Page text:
Washington, DC--Surgeon General Richard H. Carmona today announced that the US Post Office will serve as the primary scientific site for a study of hypertension in adult Americans.
"The Post Office is the perfect setting in which to explore the mysteries of hypertension," said Dr. Carmona.
"For example, does blood pressure rise after a person has waited in line for 30 minutes? Or does it only rise after a person has waited in line for 45 minutes, when there is one comatose clerk, 27 cranky people in line, and 7 little old ladyies paying with pennies for 17 packages?"
President Bush applauded this effort to use public insitutions as scientific study sites. "Post office workers are satisfied with a couple of boxes of Russell Stover candy at the holidays," he siad. "They won't bother me like doctors do about those nasty stem cells. And, if we use the Post Office for mail service and for scientific research, we'll have more money we can cut from other domestic services to send to Iraq."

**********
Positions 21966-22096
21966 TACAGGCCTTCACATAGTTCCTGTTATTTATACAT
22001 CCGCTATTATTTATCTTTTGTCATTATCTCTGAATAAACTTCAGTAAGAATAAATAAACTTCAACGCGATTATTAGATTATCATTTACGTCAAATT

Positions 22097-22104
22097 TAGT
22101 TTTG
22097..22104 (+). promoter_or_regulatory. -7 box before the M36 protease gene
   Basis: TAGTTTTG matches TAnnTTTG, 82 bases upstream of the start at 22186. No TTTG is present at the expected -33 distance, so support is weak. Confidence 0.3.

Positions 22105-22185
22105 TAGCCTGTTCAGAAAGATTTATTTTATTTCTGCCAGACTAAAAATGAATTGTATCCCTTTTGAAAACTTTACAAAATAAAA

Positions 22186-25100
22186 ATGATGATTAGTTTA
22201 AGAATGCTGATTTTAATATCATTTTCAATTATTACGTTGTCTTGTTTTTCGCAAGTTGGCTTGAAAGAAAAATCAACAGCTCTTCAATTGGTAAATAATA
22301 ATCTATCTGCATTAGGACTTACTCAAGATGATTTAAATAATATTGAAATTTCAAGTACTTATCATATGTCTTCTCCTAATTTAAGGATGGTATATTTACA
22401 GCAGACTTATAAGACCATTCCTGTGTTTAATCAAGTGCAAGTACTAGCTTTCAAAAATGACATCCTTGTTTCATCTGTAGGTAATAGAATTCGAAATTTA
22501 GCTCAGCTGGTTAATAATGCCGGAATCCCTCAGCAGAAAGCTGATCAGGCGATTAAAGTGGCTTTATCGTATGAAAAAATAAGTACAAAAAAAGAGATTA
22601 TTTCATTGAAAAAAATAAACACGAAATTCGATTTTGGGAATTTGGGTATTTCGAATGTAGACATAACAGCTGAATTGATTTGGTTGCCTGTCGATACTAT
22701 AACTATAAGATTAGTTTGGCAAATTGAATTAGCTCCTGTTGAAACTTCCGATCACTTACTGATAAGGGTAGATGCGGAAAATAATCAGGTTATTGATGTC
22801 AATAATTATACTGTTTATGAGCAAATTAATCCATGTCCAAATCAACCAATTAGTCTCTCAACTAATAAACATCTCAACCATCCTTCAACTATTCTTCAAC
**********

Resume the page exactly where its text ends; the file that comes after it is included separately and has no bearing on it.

Postal clerks will be required to take the blood pressure of individuals entering the post office to buy stamps or mail packages. They will use the traditional blood pressure cuffs used in physicians' offices but will not be trained in their correct use, in an effort to cut health care costs.
If an individual's blood pressure is below a certain, secret point that is also tied in to the terror alert red-orange-yellow system, that individual will be allowed to proceed. If not, he or she can donate his or her money or package to an ultra-conservative charity, to Halliburton's legal defense, or to Vice President Cheney, or try again to mail the packae at a new time assigned by the postal clerk.
"The deliverable message is this: it's better for your health and your ability to send mail via USPS to remain calm in the post office," said Dr. Carmona.
Preliminary study results will undergo severe and robust statistical analysis and will be released to the public by 2017. In the meantime, considering using Fedex, UPS, DHL, or Airborne Express if you are skittish about having your blood pressure taken or experience white coat hypertension when approached by an individual seeking to perform a health care procedure.